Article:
CLU to host seminar on cancer research
Free public event will feature leading scientistsApril 8, 2014
Dr. Paul Miller, a radiation oncologist at North Oaks Radiation Oncology Medical Center in Thousand Oaks, will present “The Evolution of the War on Cancer.”
(THOUSAND OAKS, Calif. – April 8, 2014) Leading researchers will discuss their efforts to develop new ways to attack cancer at a free symposium at California Lutheran University on Friday, April 25.
“Frontiers in Cancer Biology” will run from 8 a.m. to noon in Lundring Events Center. The event is free and open to the public. It is CLU’s second annual Cell Biology Symposium about cutting-edge research and applications in the field.
There is a renaissance occurring in cellular and molecular biology. Genetic sequencing, new techniques and deeper understanding of the workings of cells are advancing the way clinicians treat cancer. Specifically, the advances are being used to target defective pathways in cancer cells.
The speakers are all at the forefront of this research. They are Dr. Paul Miller, a radiation oncologist at North Oaks Radiation Oncology Medical Center in Thousand Oaks; Amy S. Lee, Ph.D., associate director for basic research at the University of Southern California Norris Comprehensive Cancer Center; and Marcin Kortylewski, Ph.D., an assistant professor of cancer immunotherapeutics and tumor immunology at the City of Hope.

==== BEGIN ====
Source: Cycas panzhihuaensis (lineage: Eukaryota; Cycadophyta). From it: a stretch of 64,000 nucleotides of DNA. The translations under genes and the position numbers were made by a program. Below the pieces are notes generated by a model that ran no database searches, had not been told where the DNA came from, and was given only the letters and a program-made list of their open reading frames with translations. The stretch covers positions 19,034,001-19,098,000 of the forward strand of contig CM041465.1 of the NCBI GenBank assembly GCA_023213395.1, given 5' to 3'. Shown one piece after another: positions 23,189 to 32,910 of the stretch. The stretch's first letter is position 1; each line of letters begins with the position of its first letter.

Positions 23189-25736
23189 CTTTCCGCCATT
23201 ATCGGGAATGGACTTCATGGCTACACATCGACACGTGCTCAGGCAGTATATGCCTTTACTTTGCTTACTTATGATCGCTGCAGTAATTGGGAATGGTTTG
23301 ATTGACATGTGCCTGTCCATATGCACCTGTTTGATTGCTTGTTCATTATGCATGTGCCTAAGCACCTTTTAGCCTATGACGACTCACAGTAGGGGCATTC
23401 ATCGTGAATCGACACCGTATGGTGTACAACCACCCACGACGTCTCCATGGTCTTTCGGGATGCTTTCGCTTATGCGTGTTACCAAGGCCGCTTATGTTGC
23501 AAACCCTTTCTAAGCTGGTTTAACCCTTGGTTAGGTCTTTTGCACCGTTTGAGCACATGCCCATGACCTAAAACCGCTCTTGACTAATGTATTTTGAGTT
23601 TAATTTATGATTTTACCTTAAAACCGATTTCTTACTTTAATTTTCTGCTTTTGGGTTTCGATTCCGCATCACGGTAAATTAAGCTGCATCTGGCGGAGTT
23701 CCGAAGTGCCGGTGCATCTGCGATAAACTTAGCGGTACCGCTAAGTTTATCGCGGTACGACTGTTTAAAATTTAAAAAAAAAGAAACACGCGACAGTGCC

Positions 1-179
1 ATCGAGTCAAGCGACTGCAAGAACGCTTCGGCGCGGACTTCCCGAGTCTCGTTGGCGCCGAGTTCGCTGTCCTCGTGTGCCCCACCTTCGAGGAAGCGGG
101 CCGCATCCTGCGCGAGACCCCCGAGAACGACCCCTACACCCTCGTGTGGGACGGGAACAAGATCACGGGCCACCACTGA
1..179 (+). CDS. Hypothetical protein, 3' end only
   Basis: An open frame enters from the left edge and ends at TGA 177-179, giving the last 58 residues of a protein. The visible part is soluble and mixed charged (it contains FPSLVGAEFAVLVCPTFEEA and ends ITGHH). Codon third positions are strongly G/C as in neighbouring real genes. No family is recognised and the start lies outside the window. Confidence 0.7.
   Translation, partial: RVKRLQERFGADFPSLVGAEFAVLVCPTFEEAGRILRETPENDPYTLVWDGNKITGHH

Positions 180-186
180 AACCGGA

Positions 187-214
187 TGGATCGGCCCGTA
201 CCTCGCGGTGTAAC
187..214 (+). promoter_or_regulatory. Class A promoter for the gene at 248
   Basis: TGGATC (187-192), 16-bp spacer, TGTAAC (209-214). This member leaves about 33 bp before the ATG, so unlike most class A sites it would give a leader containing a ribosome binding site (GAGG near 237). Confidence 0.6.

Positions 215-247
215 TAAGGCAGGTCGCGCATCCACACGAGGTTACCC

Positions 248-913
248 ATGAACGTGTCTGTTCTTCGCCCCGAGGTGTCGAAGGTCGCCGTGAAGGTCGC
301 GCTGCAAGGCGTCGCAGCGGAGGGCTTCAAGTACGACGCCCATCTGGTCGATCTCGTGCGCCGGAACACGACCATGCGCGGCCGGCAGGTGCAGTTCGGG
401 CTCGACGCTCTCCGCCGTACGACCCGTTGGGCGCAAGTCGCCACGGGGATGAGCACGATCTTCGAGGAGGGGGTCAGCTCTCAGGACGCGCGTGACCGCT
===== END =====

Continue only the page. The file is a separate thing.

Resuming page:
Miller will present “The Evolution of the War on Cancer” at 9 a.m. A former aerospace engineer, Miller has used his background to spearhead the advancement of optimal technologies for cancer treatment. He has published research on high-grade brain tumors and participated in studies on breast and lung cancer.
Lee’s talk on “GRP78: Cancer’s Achilles Heel?” will begin at 10 a.m. She was elected a Fellow of the American Association for the Advancement of Sciences for her pioneering work on endoplasmic reticulum stress and its impact on cell and cancer biology. She also received the MERIT Award from the National Cancer Institute.
Kortylewski will present “Oligonucleotides for Cancer Therapy: Will They Deliver?” at 11 a.m. His studies have targeted tumor cells directly as well as tumor-permissive immune cells.
The program will begin with a continental breakfast and a poster session featuring CLU student research. Lundring Events Center is located north of Olsen Road between Campus Drive and Mountclef Boulevard on the Thousand Oaks campus.
Los Robles Hospital and Medical Center and the CLU Community Leaders Association and Department of Biology are sponsoring the symposium. For more information, contact assistant professor of biology Chad Barber at firstname.lastname@example.org.